BNI: According to you, what is the hardest thing about writing?
UM: Consistency. Perseverance. Patience. And an appetite to digest harsh criticism. You have to have all of these and yet writing will not be a cakewalk.
BNI: What are your ambitions for your writing career?
UM: To write is to live. I simply wish to write as many books as possible in my lifetime. Having said that, I always want to write stories that leave behind a message. What is a story if not for its moral, right?
BNI: What will be your one favorite tip to get through the writer’s block?
UM: Get away from writing for a while. There are 2 phases in a writer’s life. The 1st phase is to observe and learn. The 2nd phase is to write what you have observed and learnt. If you hit a block, just be patient and stay in the 1st phase.
BNI: Any advice for writers budding or established?
UM: Everybody has a story to tell but not everybody can write. If you can write, it’s a gift and you need to respect that. Love writing and it will love you back. Don’t misuse your skills to hurt sentiments. Writing is a powerful weapon and it can change million hearts for good, if used correctly.
BNI: What was your favorite chapter (or part) to write and why?
UM: It has to be Chapter 15, Read Me. It took me 4 months to write those 10 pages. The scene is set in a library where Samir conveys his feelings towards Riya without saying a word. He uses different books from the library and stacks them together so that the spines of the books (Spine Poetry) convey his feelings.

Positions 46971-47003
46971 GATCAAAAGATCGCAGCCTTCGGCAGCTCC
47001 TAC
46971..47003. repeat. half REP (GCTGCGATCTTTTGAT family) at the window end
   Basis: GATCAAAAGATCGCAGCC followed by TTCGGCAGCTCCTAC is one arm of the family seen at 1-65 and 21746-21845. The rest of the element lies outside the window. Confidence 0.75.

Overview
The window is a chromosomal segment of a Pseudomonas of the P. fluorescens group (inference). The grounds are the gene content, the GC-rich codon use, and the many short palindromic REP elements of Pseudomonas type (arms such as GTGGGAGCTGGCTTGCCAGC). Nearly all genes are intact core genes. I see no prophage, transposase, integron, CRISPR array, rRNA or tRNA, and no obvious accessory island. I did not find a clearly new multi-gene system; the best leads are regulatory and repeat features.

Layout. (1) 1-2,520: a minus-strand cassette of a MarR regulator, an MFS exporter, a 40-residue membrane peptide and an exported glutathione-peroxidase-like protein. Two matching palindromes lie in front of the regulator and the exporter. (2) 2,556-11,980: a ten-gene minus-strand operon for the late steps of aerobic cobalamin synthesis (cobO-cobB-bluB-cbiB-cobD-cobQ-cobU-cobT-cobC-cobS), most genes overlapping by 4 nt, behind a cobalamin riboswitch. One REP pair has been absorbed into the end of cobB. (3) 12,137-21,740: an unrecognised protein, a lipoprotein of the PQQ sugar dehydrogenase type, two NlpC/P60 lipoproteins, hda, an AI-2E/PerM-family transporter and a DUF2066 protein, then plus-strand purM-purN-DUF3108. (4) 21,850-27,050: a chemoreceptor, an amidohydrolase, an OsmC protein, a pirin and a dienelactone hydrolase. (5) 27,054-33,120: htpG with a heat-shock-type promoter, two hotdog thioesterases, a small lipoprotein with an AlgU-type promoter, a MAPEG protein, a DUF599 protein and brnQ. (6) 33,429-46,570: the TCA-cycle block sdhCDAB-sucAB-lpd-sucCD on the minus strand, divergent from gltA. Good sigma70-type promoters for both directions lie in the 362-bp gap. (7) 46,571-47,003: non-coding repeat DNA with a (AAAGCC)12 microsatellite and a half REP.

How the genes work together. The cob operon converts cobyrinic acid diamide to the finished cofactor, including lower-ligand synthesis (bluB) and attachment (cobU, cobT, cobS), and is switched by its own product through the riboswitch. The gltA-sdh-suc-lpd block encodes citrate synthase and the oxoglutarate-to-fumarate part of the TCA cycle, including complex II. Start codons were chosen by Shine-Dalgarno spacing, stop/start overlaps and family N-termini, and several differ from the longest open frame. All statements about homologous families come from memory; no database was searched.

BNI: What are your expectations for the book?
UM: The purpose of the book will be served if the message is delivered. That is the simple expectation from the book.
BNI: Tell us about the charity this book is associated with.
UM: As mentioned on the back cover, Rs. 5 per book will be donated for child welfare through The Rotary Foundation. The proceedings will go towards Project Bhavishya-yaan, an initiative run by Rotary for the education and better future of children. I have also volunteered to conduct sessions for the students enrolled in this project at Ghatla BMC School in Chembur, Mumbai. It gives me immense satisfaction that the book is associated with and contributes towards a greater cause.
BNI: What kind of sessions do you conduct? Tell us something about the students here.
UM: The students are from 6th to 8th grade, most of them residing in the Ghatla village. These kids come from poor families but are truly smart, ambitious and willing to learn. What they lack is proper guidance, which The Rotary has taken the initiative to provide. The sessions involve storytelling, those teaching life values (Aesop’s Fables etc), book reading, English speaking and vocabulary improvement.
BNI: Do you think book cover plays an important role in sales?
UM: Absolutely. The cover for The Helpline was designed by a good friend; Yogesh Parab, who has put a lot of thought behind its design. The cover needs to have a firm relevance to the context of the story. It should not be misleading. Many readers will buy a book basis the cover and the blurb.
BNI: Ebook, pdf, mobi, kindle or printed hardcover book, what’s your pick?
UM: Nothing can replace the pleasure of reading from a printed hardcover book. You will not find the fragrance of wisdom between the pages of a new book in an ebook or pdf format. Writers and readers have to change with technology but let us not forget our roots.
Thank you Uday for accepting to be interviewed for the blog.